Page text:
Special Instructions
Library of PDFs including pertinent information and forms related to the test

Method Description
Describes how the test is performed and provides a method-specific reference

Next-generation sequencing (NGS) is performed using an Illumina instrument with paired-end reads. The DNA is prepared for NGS using a custom Agilent SureSelect Target Enrichment System. Data is analyzed with a bioinformatics software pipeline. Supplemental and confirmatory Sanger sequencing are performed when necessary.(Unpublished Mayo method)

 

Genes analyzed: ABCC9, ACTC1, ACTN2, ANKRD1, BRAF, CAV3, CBL, CRYAB, CSRP3, DES, DSC2, DSG2, DSP, DTNA, GLA, HRAS, JUP, KRAS, LAMA4, LAMP2, LDB3, LMNA, MAP2K1, MAP2K2, MYBPC3, MYH6, MYH7, MYL2, MYL3, MYLK2, MYOZ2, MYPN, NEXN, NRAS, PKP2, PLN, PRKAG2, PTPN11, RAF1, RBM20, RYR2, SCN5A, SGCD, SHOC2, SOS1, TAZ, TCAP, TMEM43, TNNC1, TNNI3, TNNT2, TPM1, TTN (excluding the following genomic regions: Chr2(GRCh37):g. 179523879-179524002 and Chr2(GRCh37):g. 179523712-179523835), TTR, and VCL.

PDF Report
Indicates whether the report includes an additional document with charts, images or other enriched information

No

Day(s) Performed
Outlines the days the test is performed. This field reflects the day that the sample must be in the testing laboratory to begin the testing process and includes any specimen preparation and processing time before the test is performed. Some tests are listed as continuously performed, which means that assays are performed multiple times during the day.

Monday

Report Available
The interval of time (receipt of sample at Mayo Clinic Laboratories to results available) taking into account standard setup days and weekends. The first day is the time that it typically takes for a result to be available. The last day is the time it might take, accounting for any necessary repeated testing.

4 to 6 weeks after prior authorization approved

Specimen Retention Time
Outlines the length of time after testing that a specimen is kept in the laboratory before it is discarded

Extracted DNA: 2 months

Performing Laboratory Location
Indicates the location of the laboratory that performs the test

Rochester

Fees
Several factors determine the fee charged to perform a test. Contact your U.S. or International Regional Manager for information about establishing a fee schedule or to learn more about resources to optimize test selection.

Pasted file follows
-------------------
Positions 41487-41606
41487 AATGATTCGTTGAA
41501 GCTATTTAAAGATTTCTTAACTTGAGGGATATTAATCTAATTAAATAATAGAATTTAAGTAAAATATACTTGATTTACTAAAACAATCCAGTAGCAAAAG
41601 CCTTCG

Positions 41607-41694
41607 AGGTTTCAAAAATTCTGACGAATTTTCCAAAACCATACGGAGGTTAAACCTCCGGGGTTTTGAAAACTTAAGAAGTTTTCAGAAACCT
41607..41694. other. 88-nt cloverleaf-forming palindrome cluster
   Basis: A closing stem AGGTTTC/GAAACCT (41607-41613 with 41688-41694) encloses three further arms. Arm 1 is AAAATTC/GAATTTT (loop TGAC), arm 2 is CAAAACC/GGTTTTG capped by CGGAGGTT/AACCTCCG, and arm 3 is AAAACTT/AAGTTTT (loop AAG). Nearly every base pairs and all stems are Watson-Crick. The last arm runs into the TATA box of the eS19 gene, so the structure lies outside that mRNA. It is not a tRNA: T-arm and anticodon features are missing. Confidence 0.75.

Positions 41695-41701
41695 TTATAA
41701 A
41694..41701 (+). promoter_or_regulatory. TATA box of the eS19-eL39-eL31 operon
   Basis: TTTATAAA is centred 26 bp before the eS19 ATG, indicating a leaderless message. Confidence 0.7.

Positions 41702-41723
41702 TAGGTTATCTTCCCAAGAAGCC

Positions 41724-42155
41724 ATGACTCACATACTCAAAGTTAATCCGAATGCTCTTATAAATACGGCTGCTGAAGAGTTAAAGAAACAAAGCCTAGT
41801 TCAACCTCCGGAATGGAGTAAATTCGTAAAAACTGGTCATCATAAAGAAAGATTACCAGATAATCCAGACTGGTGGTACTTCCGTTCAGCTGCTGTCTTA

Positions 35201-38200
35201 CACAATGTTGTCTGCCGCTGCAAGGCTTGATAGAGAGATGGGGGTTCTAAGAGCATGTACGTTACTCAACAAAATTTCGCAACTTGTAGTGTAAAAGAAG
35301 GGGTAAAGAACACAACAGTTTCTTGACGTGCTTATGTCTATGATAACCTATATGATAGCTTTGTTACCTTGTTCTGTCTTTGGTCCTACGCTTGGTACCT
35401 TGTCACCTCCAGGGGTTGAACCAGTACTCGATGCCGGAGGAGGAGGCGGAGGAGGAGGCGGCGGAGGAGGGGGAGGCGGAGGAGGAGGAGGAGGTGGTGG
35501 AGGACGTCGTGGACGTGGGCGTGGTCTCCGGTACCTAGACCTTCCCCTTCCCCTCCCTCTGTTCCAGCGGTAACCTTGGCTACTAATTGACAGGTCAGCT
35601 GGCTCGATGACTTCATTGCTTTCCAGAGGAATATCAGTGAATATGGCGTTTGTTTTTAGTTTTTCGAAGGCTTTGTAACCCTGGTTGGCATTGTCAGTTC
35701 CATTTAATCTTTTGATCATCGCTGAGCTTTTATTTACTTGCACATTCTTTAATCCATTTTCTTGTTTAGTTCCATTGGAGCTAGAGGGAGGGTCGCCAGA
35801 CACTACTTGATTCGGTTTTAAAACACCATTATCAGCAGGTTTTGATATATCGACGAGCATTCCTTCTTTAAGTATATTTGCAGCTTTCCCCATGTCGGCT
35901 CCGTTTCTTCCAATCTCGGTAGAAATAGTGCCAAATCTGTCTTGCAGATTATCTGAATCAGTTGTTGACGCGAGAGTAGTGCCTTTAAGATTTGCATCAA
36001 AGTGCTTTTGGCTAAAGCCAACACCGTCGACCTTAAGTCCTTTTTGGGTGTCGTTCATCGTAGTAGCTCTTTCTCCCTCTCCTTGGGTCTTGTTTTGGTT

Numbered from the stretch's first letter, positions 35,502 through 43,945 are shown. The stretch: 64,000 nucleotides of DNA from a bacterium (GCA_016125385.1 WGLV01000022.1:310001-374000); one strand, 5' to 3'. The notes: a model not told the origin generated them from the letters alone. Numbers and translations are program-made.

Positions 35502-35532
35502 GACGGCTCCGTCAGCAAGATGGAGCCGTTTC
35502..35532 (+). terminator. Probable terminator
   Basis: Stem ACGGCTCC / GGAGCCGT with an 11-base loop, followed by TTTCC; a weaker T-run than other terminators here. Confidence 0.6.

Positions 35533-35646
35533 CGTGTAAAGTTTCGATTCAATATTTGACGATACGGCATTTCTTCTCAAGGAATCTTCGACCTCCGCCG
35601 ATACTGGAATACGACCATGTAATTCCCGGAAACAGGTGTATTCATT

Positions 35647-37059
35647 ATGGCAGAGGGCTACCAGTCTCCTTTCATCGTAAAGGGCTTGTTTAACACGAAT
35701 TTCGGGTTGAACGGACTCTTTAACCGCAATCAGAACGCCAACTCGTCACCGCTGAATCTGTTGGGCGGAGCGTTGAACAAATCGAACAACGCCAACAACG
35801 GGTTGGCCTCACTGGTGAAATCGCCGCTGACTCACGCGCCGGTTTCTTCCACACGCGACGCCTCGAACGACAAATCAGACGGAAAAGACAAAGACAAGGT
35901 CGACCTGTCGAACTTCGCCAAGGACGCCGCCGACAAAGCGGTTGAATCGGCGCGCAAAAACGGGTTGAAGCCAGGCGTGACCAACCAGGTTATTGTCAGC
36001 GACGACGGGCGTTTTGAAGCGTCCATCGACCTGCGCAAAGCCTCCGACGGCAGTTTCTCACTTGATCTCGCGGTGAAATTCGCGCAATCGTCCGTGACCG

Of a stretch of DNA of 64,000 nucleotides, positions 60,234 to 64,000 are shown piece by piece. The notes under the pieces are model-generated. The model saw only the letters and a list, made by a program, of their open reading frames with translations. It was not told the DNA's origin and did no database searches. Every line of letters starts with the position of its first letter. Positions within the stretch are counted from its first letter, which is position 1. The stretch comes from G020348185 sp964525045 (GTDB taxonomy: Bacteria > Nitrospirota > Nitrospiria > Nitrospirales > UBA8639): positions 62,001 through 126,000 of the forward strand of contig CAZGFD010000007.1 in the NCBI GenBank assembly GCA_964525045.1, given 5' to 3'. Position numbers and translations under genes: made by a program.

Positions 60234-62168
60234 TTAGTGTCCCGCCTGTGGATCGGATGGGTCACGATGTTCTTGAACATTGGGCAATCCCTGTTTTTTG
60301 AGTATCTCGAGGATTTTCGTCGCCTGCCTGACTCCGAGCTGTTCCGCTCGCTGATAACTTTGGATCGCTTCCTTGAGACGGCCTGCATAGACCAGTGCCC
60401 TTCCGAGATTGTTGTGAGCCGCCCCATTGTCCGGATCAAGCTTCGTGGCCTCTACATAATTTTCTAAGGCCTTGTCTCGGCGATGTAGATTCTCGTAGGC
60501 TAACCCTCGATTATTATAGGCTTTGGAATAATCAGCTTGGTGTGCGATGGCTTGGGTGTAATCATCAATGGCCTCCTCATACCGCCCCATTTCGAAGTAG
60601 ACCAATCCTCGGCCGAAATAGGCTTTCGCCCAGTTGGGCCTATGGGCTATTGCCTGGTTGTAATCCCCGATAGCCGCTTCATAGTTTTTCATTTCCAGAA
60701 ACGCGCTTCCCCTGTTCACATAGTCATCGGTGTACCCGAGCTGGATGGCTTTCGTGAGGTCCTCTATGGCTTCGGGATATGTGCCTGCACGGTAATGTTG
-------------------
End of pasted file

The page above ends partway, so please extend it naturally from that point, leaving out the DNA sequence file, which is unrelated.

• Authorized users can sign in to Test Prices for detailed fee information.
  • Clients without access to Test Prices can contact Customer Service 24 hours a day, seven days a week.
  • Prospective clients should contact their Regional Manager. For assistance, contact Customer Service.

Test Classification
Provides information regarding the medical device classification for laboratory test kits and reagents. Tests may be classified as cleared or approved by the US Food and Drug Administration (FDA) and used per manufacturer instructions, or as products that do not undergo full FDA review and approval, and are then labeled as an Analyte Specific Reagent (ASR) product.

This test was developed, and its performance characteristics determined by Mayo Clinic in a manner consistent with CLIA requirements. This test has not been cleared or approved by the US Food and Drug Administration.

CPT Code Information
Provides guidance in determining the appropriate Current Procedural Terminology (CPT) code(s) information for each test or profile. The listed CPT codes reflect Mayo Clinic Laboratories interpretation of CPT coding requirements. It is the responsibility of each laboratory to determine correct CPT codes to use for billing.

CPT codes are provided by the performing laboratory.

81439

Prior Authorization
Prior Authorization may be required by your insurance carrier.

Insurance preauthorization is available for this testing; forms are available.

 

Patient financial assistance may be available to those who qualify. Patients who receive a bill from Mayo Clinic Laboratories will receive information on eligibility and how to apply.

LOINC® Information
Provides guidance in determining the Logical Observation Identifiers Names and Codes (LOINC) values for the order and results codes of this test. LOINC values are provided by the performing laboratory.

Test Id Test Order Name Order LOINC Value
CCMGP Cardiomyopathy Genetic Panel, B In Process
Result Id Test Result Name Result LOINC Value
Applies only to results expressed in units of measure originally reported by the performing laboratory. These values do not apply to results that are converted to other units of measure.
36801 Gene(s) Evaluated 48018-6
36802 Result Summary 50397-9
36803 Result Details 82939-0
36804 Interpretation 69047-9
36941 Additional Information 48767-8
36942 Method 85069-3
36943 Disclaimer 62364-5
36805 Reviewed by 18771-6

Test Setup Resources

Setup Files
Test setup information contains test file definition details to support order and result interfacing between Mayo Clinic Laboratories and your Laboratory Information System.

Excel | Pdf

Sample Reports
Normal and Abnormal sample reports are provided as references for report appearance.

Normal Reports | Abnormal Reports

SI Sample Reports
International System (SI) of Unit reports are provided for a limited number of tests. These reports are intended for international account use and are only available through MayoLINK accounts that have been defined to receive them.

SI Normal Reports | SI Abnormal Reports

Test Update Resources

Change Type Effective Date
Obsolete Test 2022-12-15